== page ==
TRC: Who’s Reconciling With Who?

Is former VP Isatou Njie-Saidy too a victim?

Foday Samateh has once again penned a brilliant article. He hit the nail on the head when he implied that very few people were responsible for human rights violations in Yahya Jammeh’s Gambia. The vast majority of security forces were not directly involved in the tortures or killings, so the idea of the Truth and Reconciliation Commission (TRC) is a vague therapeutic process. It’s unrealistic and costly, especially if you consider the economic and therapeutic/health perspective of the program. The first step of any meaningful reconciliation is for people to accept personal responsibility of their action before going through rehabilitation or behavioural cleansing process. The goal is to help these people go through a rebirth.

The success of this process remains murky in the Gambia where people, particularly government officials, rarely take personal responsibility for their failures or crimes. What is the essence of having the TRC when those who perpetrated or committed atrocities would not be willing to own responsibility? Who among the dirty hands is willing to voluntarily wash their dirty linen in public in a society where everyone knows everyone? Only a tribunal or courts will compel the dirty hands to cough out.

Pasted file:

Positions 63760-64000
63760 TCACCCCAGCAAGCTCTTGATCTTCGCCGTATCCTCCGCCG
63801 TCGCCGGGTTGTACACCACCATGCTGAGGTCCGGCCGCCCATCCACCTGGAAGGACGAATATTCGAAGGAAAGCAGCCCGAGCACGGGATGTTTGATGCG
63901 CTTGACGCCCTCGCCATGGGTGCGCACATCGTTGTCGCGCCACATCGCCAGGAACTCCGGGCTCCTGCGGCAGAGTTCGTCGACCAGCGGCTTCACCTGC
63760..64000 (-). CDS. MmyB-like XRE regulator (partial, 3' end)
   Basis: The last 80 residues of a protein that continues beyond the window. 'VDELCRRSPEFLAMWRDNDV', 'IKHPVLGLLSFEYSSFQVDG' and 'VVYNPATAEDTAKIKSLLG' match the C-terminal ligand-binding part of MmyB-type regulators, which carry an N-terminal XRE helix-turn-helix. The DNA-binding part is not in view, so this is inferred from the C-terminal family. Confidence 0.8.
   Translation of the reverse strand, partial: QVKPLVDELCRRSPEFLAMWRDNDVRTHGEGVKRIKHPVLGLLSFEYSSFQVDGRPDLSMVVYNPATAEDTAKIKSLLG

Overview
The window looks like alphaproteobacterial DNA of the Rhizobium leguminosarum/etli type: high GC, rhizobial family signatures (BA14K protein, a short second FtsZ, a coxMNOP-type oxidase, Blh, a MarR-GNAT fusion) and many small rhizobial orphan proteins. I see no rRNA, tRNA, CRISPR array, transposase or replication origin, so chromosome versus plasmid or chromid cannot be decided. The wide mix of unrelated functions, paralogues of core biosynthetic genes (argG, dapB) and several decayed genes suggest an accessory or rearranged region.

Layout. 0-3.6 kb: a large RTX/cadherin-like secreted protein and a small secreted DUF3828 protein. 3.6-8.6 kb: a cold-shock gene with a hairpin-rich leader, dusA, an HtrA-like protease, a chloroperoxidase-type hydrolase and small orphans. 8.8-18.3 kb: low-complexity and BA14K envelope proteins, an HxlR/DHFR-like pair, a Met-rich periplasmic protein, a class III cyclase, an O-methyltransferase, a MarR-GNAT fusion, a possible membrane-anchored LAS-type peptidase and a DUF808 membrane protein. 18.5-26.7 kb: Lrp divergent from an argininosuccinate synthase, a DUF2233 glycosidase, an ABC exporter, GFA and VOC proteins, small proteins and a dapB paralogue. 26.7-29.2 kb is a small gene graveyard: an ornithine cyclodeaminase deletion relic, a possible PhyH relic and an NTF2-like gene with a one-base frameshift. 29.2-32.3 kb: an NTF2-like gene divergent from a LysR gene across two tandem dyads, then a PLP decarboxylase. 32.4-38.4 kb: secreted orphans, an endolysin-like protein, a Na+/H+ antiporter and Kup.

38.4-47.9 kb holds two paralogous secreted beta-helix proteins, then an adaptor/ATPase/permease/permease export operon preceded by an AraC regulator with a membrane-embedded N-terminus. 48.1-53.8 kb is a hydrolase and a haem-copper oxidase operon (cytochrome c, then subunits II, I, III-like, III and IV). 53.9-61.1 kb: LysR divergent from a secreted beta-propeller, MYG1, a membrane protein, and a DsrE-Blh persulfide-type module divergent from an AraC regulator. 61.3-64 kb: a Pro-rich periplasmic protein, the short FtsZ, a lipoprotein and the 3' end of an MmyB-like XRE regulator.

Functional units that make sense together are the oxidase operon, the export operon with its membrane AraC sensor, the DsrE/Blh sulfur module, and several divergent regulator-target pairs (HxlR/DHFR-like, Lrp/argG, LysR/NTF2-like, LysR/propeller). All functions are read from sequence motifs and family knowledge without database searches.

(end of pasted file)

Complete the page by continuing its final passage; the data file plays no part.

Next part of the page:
Even Madam Vice President Isatou Njie-Saidy does not muster the courage to accept any responsibility for the crimes of a government she had served for two decades. Who has heard her offer an apology to the victims and families of April bloody student protest? The reality is that Yahya Jammeh did not commit all these​ atrocities by himself. He relied on people who would remain in hiding unless they are forced out. If the people who wrong others do not come out, then who is going to reconcile with who?

Isatou Njie-Saidy should be arrested and tried for aiding and abetting atrocity. She has no excuse. We do not need TRC at the moment because so many self-proclaimed or false victims are ready to hijack the Commission. All we need to do is to arrest all the criminals and take them to courts since they are very small number of people. Gambian people will learn what really happens if GRTS does a proper job of educating the people. We need an open court where GRTS can cover the court proceedings for the entire country. Currently we have people who want to use the TRC for employment opportunities. The resources that will be used for the TRC can be diverted to upgrade the university, college, and high schools or improve the education system. Massive media sensitization is far better than the TRC. Using Sarjo Barrow and other news readers in local languages will be better than TRC. In fact, the coalition agreement does not ask for punishment of killers or human rights abusers, then justice part of TRC is vague.
What’s amazing is that every Gambian now seems to portray themselves as Jammeh’s victims. I don’t buy into it at all. Jammeh’s ministers are claiming to be victims and some people even believe that the Vice President too is a victim because she was held hostage by Jammeh.




  1. Foday Samateh

    Max, your brief and succinct piece reinforced the gist of the matter. Much better, I must say, than mine. Thanks once again.

    • Thank you Mr Samateh for your continued enlightenment. Hopefully they are reading your brilliant piece.